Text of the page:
As outdoor enthusiasts, most climbers, mountaineers and like-minded people tend to travel significantly. As cases for the Coronavirus Disease (COVID-19) increase, it’s important to understand how this virus spreads and what you can do to prevent contracting it and safeguarding against its continued spread.
Coronavirus nCoV began creating some levels of panic around the world in early January. It’s important to understand this specific disease in order to safeguard against it during traveling and regular day-to-day living. Here’s everything you need to know about Coronavirus nCoV, now known as COVID 2019.
From nCoV to COVID 2019
Previous to February 2020, the Coronavirus we know today as the cause of amassed cases of infections was known as Coronavirus nCoV. The virus originated in Wuhan, China; through traveling persons, the disease quickly spread to other countries. On 11 February 2020, the World Health Organization made the determination to officially rename the virus “Coronavirus Disease 2019”, abbreviated as COVID 2019 or COVID-19 (CO=Corona, VI=Virus, D=Disease, 2019=Year of Origin).
COVID-19 is known as a serious virus, which is contracted via contact with others who have the virus, either by airborne discharge (coughing, sneezing, breathing) or through touching surfaces or people contaminated with the virus. COVID-19 presents symptoms approximately 2-14 days after exposure.
How COVID Originated
Originally introduced in Wuhan, China, officials believe COVID-19 was transmitted to humans through an intermediary animal. The South China Agricultural University published a press release stating their belief that pangolins were likely a source. China has increasingly been criticized for its consumption of pangolins and facilitating the poaching of this animal, which is facing extinction.
The Lancet published a journal article which concluded that bats were also a likely source of COVID-19.
The first cases of COVID-19 occurred in individuals who shopped at or worked in wholesale food markets. It’s believed the virus was transmitted through a slaughtered animal these individuals had direct contact with. At this time, it is not believed that the virus is spread via shipments of goods or food from China.
How COVID-19 Spreads
Traveling from China, or coming into contact with contaminated persons traveling from China, was the initial method for how COVID-19 spread. With the virus currently present in over 89 countries, it is spreading through direct, close contact with others who have the virus, whether or not these individuals have been to China recently. Close contact is defined as within six-feet (1.8 m) or less.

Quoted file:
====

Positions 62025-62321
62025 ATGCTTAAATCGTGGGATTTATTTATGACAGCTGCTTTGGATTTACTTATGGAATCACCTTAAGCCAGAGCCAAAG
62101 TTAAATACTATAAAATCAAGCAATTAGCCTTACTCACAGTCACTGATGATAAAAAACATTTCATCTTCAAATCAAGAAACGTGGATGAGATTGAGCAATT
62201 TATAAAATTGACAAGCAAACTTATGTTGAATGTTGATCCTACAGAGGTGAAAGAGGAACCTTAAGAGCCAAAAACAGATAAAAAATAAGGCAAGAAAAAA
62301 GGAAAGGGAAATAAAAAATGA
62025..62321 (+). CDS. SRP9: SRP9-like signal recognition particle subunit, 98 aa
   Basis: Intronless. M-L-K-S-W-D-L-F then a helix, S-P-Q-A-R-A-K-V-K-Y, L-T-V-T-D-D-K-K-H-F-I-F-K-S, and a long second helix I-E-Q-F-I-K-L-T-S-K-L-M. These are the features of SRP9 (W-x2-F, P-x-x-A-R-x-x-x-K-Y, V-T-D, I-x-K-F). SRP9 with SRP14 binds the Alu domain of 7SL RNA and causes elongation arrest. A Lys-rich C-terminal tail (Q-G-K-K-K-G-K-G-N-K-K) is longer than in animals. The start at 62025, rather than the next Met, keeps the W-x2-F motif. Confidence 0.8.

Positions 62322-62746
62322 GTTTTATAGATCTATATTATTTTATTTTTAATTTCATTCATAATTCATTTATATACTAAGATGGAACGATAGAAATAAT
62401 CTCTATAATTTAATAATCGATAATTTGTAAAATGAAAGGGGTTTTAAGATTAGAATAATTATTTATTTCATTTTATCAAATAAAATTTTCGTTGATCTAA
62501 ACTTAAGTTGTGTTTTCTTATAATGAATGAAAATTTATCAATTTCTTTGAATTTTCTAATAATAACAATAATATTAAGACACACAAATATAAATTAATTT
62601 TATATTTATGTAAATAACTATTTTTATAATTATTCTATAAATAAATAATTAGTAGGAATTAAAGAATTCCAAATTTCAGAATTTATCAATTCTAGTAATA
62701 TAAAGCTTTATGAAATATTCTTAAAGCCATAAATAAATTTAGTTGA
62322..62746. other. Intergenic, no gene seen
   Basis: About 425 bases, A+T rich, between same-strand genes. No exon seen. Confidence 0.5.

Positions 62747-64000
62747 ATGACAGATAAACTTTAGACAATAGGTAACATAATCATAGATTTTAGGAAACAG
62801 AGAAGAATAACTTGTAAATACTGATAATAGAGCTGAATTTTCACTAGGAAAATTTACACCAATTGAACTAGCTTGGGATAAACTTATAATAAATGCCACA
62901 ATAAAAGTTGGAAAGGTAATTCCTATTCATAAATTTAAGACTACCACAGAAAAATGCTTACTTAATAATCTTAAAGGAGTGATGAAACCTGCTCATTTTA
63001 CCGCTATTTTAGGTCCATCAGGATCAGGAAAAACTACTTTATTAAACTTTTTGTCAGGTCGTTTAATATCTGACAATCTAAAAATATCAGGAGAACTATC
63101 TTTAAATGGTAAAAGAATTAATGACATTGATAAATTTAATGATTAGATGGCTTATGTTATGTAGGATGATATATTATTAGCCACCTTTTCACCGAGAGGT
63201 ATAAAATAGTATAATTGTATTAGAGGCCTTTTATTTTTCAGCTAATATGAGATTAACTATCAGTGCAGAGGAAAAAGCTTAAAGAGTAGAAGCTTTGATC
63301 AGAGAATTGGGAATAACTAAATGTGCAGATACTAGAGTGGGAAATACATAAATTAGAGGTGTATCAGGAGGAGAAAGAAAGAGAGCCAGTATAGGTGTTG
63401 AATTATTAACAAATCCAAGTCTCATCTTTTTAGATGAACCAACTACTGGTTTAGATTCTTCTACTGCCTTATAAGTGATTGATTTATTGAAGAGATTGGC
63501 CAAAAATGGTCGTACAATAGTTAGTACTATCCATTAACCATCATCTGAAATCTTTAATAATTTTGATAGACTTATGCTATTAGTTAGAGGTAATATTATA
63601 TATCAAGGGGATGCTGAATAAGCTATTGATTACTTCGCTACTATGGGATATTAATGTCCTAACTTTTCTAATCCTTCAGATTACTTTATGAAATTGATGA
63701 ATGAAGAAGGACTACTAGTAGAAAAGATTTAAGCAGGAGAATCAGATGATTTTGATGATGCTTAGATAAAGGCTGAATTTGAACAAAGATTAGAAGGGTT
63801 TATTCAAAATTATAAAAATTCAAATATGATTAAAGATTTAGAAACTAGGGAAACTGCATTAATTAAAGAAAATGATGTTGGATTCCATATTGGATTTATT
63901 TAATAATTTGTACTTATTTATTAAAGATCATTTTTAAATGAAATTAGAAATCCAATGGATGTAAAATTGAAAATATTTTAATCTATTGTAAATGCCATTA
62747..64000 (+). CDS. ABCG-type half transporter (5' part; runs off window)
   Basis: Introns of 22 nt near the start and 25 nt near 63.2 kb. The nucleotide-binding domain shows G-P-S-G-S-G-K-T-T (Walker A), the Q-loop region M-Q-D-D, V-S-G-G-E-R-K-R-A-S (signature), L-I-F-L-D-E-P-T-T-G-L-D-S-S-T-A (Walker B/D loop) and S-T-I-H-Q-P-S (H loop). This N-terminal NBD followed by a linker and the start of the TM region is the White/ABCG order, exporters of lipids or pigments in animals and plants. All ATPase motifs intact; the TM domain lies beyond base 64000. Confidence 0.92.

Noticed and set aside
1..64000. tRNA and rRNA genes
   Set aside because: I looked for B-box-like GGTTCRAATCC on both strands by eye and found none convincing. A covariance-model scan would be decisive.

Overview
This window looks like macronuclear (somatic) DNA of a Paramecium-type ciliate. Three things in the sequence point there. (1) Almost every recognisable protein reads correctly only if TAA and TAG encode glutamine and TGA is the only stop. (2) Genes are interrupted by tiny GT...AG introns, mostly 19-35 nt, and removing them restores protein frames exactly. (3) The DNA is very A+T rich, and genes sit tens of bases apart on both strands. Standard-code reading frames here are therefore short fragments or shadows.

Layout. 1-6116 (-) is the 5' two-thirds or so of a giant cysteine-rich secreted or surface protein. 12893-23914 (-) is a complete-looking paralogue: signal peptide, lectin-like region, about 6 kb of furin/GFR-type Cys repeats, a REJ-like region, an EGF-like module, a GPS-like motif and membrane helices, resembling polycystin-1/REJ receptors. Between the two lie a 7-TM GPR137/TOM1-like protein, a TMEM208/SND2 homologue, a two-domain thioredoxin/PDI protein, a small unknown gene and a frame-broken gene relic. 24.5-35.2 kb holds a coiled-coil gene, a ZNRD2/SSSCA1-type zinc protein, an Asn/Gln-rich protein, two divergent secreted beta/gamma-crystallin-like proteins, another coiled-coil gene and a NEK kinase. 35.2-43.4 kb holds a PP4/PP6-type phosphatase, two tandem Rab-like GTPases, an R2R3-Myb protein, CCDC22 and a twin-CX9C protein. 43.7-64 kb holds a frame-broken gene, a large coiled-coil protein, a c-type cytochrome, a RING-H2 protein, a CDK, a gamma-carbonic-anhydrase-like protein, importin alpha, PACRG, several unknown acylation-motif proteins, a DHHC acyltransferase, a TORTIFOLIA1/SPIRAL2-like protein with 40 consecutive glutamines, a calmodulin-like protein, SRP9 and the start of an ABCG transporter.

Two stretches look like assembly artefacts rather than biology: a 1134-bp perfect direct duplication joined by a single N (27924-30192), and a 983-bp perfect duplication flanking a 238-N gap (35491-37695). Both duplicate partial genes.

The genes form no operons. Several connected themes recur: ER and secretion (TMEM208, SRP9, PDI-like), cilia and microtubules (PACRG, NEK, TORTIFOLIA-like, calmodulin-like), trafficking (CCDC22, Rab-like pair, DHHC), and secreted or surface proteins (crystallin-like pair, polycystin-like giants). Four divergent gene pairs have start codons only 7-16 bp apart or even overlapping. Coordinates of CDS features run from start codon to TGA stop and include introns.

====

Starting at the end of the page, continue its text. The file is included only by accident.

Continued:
According to the CDC, the virus is most likely to be transmitted by individuals when they are most symptomatic. However, it has been reported to spread from people who aren’t exhibiting symptoms in rarer cases.
How COVID-19 is Transmitted
As mentioned, COVID-19 is transmitted via one of three ways:
- Person-to-person contact – the virus can be transmitted by touching others, who are infected. Through this method, transmission occurs when the healthy individual then touches their eyes, nose or mouth, introducing the virus into their body via mucus glands or bodily fluids.
- Contaminated surfaces – the virus can also be transmitted by touching surfaces that have been touched by infected persons and left the virus behind on them.
- Airborne transmission – the virus can be transmitted through respiratory particulates/droplets when an infected person sneezes or coughs. Through this method of transmission, droplets released can land in the mouths or noses of others who are in the immediate vicinity, about six-feet. These particles can also be inhaled into the lungs.
The World Health Organization (WHO) details why it’s important to avoid close contact with sick persons in the video below:
Symptoms and Treatment for Coronavirus Disease 2019
The known symptoms for COVID-19 are:
- Respiratory difficulty
In this case, the respiratory difficulty is defined as having difficulty breathing, catching your breath, taking and holding deep breaths and the overall feeling of weak lung function. Below, the World Health Organization describes symptoms in this video:
Authorities have warned that if you have recently traveled from China and experience any of these symptoms within 14-days of travel, you should contact a healthcare professional who will assist you in observing the proper procedural actions to identify these symptoms, and contact the correct authorities for further testing and, if possible, quarantine.
Since this virus has spread to many nations already, authorities are also urging anyone who has traveled via highly public areas such as ships, airplanes, trains or bus terminals to also do the same.
Treatment for COVID-19